INR503 Industrial Relations in Practice (8)

This subject focuses on the processes, practices and procedures in Australian industrial relations. Building on the institutional and theoretical foundations of the industrial relations system, students critically examine a range of interventions used in professional practice. The learning strategy in this subject emphasises the connections between theory, research and practice, and students will have the opportunity to develop and improve their professional skills in conducting industrial relations processes that support business goals.


Session 3 (90)
Albury-Wodonga Campus

Continuing students should consult the SAL for current offering details: INR503. Where differences exist between the Handbook and the SAL, the SAL should be taken as containing the correct subject offering details.

Subject Information

Grading System



One session


School of Business

Enrolment Restrictions

Postgraduate students only.

Assumed Knowledge

Assumed knowledge for this subject is similar to that covered in INR501.

Learning Outcomes

Upon successful completion of this subject, students should:
  • be able to evaluate the role of the IR practitioner, and describe the practical elements and application of industrial relations within the context of the current Australian workplace;
  • be able to critically analyse an organisation's approach to industrial relations and make recommendations for improvement using data driven, humane and ethical decision processes that align with an organisation's competitive advantage;
  • be able to compare and contrast organisational approaches to enterprise negotiations and make recommendations to facilitate agreement in a timely and amicable manner;
  • be able to evaluate tribunal practices and procedures and to make recommendations regarding preparation for presentation before a tribunal;
  • be able to employ negotiation and advocacy skills to develop grievance and resolution procedures and reflect on the importance of following due process in all areas of industrial relations; and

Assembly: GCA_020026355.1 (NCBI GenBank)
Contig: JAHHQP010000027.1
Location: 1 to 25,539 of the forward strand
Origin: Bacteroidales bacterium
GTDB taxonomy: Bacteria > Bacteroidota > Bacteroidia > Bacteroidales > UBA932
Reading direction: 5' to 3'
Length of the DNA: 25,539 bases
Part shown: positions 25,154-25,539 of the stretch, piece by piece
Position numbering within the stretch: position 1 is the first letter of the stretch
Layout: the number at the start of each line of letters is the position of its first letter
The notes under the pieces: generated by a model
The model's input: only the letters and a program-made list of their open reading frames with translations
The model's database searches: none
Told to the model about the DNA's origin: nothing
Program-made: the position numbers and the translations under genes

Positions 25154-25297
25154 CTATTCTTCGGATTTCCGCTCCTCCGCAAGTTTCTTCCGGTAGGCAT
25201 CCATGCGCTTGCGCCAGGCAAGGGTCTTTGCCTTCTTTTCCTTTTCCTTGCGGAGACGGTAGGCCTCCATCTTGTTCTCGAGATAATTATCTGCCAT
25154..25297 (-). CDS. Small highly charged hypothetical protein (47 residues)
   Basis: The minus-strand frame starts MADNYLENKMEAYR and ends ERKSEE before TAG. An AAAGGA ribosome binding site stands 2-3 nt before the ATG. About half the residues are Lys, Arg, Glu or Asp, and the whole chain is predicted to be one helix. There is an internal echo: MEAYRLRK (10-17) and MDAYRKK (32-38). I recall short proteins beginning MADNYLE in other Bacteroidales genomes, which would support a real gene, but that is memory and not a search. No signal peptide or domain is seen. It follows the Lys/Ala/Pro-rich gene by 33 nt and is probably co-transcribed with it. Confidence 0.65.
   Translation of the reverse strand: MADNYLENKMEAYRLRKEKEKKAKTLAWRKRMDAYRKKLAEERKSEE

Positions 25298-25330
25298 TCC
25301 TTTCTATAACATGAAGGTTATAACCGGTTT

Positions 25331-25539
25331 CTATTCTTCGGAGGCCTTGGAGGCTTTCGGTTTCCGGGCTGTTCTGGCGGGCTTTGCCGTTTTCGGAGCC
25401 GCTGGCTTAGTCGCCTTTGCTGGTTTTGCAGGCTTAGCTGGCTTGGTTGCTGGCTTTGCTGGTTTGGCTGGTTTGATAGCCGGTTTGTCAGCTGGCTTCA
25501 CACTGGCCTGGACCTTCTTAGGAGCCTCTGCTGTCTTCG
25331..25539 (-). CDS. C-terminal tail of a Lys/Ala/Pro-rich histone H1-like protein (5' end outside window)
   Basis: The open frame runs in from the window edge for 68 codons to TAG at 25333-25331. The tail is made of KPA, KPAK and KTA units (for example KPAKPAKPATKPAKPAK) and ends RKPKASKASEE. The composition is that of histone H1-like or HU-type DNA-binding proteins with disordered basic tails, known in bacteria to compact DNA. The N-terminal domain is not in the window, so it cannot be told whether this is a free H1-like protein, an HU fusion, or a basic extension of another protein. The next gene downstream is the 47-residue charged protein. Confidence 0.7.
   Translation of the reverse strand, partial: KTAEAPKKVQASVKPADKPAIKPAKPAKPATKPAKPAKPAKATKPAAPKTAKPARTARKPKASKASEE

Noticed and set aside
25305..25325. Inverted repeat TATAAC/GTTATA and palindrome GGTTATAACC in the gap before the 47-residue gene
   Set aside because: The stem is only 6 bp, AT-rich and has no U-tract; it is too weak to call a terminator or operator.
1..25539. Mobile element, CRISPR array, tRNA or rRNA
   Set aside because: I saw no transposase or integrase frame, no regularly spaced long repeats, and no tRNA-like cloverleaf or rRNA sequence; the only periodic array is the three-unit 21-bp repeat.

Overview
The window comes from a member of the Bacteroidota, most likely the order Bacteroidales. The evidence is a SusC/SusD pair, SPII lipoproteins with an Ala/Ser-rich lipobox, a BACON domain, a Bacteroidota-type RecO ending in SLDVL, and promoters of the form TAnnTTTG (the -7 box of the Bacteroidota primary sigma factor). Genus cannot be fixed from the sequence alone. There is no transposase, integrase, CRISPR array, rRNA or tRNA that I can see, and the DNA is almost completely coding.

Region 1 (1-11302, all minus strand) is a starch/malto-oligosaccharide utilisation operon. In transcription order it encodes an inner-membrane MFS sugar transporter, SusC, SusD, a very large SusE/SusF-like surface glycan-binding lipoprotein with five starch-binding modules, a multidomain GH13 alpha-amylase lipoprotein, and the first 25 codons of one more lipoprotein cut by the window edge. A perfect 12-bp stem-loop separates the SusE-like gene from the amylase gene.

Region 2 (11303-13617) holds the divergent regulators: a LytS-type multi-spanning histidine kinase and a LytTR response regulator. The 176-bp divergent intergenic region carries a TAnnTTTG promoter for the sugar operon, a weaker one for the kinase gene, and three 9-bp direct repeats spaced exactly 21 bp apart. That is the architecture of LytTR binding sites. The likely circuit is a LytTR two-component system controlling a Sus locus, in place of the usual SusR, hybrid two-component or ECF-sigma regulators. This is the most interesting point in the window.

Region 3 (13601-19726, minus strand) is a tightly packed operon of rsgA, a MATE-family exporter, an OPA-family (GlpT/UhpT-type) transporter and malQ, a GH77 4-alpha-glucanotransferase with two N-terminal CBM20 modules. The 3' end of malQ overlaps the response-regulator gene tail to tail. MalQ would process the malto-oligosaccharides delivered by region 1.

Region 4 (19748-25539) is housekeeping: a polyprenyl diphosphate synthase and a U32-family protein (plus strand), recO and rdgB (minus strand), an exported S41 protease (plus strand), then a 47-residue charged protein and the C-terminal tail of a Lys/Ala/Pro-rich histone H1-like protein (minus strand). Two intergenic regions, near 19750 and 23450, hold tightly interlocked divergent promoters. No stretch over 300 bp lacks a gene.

• be able to utilise effective communication methods to transparently convey information on IR issues and policy to relevant stakeholders.


This subject will cover the following topics:
  • Role of the industrial relations practitioner and the place of the industrial relations function in the organisation
  • Industrial relations objectives and planning, which includes negotiating, bargaining and collective agreements (union and non-union)
  • Industrial relations practices and procedures including recruitment and promotion, grievances, disputes and procedural fairness, disciplinary and dismissal processes as well as redundancy and temporary stand downs
  • Industrial relations problem solving
  • Industrial advocacy and procedures
  • Internal and external communications

Indicative Assessment

The following table summarises the assessment tasks for the online offering of INR503 in Session 3 2021. Please note this is a guide only. Assessment tasks are regularly updated and can also differ to suit the mode of study (online or on campus).

Item Number
Value %
Reflective journal - role of the ir practitioner
Workplace grievance - role play/presentation
Bargaining case study - process, power, strategy

The information contained in the CSU Handbook was accurate at the date of publication: May 2022. The University reserves the right to vary the information at any time without notice.